surplus variable

a variable used in a linear programming problem that represents overachievement of a minimum requirement; it is associated with greater-than-or-equal-to constraints

Tracking error

In an indexing strategy, the difference between the performance of the benchmark and the
replicating portfolio.

Variable

A value determined within the context of a model. Also called endogenous variable. Variable annuities

Annuity contracts in which the issuer pays a periodic amount linked to the investment
performance of an underlying portfolio.

Variable Annuity

A form of annuity policy under which the amount of each benefit is not guaranteed or specified. The amounts fluctuate according to the earnings of a separate investment account.

Variable cost

A cost that is directly proportional to the volume of output produced. When production is zero,
the variable cost is equal to zero.

Variable cost

A cost that increases or decreases in proportion with increases or decreases in the volume of production of goods or services.

variable cost

a cost that varies in total in direct proportion
to changes in activity; it is constant on a per unit basis

Variable cost

A cost that changes in amount in relation to changes in a related activity.
Variance
The difference between an actual measured result and a basis, such as a budgeted amount.

variable cost ratio

the proportion of each revenue dollar
represented by variable costs; computed as variable costs
divided by sales or as (1 - contribution margin ratio)

Variable costing

A method of costing in which only variable production costs are treated as product costs and in which all fixed (production and non-production) costs are treated as period costs.

variable costing

a cost accumulation and reporting method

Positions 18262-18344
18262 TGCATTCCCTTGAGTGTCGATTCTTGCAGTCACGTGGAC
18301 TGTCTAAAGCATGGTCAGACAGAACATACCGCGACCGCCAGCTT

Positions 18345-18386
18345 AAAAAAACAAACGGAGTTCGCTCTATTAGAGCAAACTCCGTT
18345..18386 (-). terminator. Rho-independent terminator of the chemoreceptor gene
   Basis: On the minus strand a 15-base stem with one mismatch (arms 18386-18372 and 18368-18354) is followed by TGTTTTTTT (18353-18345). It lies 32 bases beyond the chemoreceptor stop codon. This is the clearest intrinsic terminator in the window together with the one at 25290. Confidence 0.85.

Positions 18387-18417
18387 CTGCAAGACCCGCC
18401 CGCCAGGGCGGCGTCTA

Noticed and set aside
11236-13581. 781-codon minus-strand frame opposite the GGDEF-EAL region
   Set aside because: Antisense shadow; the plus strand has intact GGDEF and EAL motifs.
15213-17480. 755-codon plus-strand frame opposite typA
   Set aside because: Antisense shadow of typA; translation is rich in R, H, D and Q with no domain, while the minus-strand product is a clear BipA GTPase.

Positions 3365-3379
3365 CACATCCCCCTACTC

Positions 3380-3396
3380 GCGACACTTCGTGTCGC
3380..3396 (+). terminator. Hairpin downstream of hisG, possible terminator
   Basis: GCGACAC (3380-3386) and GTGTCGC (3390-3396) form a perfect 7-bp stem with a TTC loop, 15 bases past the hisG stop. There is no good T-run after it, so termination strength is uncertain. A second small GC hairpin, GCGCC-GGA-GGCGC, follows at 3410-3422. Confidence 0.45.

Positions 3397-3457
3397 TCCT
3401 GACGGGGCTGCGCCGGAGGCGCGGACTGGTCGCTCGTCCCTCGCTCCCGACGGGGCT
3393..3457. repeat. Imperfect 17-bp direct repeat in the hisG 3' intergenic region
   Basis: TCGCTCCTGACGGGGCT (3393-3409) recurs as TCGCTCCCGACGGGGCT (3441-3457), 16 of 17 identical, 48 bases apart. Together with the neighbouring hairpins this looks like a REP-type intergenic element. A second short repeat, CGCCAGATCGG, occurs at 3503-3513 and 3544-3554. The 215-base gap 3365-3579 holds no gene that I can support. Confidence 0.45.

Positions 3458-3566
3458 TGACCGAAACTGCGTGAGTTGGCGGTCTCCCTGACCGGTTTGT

that includes only variable production costs (direct material,
direct labor, and variable overhead) as inventoriable
or product costs; it treats fixed overhead as a period cost;
is not acceptable for external reporting and tax returns

variable costs

Costs that change as the level of output changes.

VARIABLE EXPENSES

Those that vary with the amount of goods you produce or sell. These may include utility bills, labor, etc.

variable expenses

Expenses that change with changes in either sales volume
or sales revenue, in contrast to fixed expenses that remain the same
over the short run and do not fluctuate in response to changes in sales
expenses.

Variable life insurance policy

A whole life insurance policy that provides a death benefit dependent on the
insured's portfolio market value at the time of death. Typically the company invests premiums in common
stocks, and hence variable life policies are referred to as equity-linked policies.

the difference between budgeted variable overhead based on actual input activity and variable overhead applied to production

the difference between total actual variable overhead and the budgeted amount of variable overhead based on actual input activity

Variable price security

A security, such as stocks or bonds, that sells at a fluctuating, market-determined price.

Variable rate CDs

Short-term certificate of deposits that pay interest periodically on roll dates. On each roll
date, the coupon on the CD is adjusted to reflect current market rates.

Variable rate loan

Loan made at an interest rate that fluctuates based on a base interest rate such as the
Prime Rate or LIBOR.

Variable rated demand bond (VRDB)

Floating rate bond that can be sold back periodically to the issuer.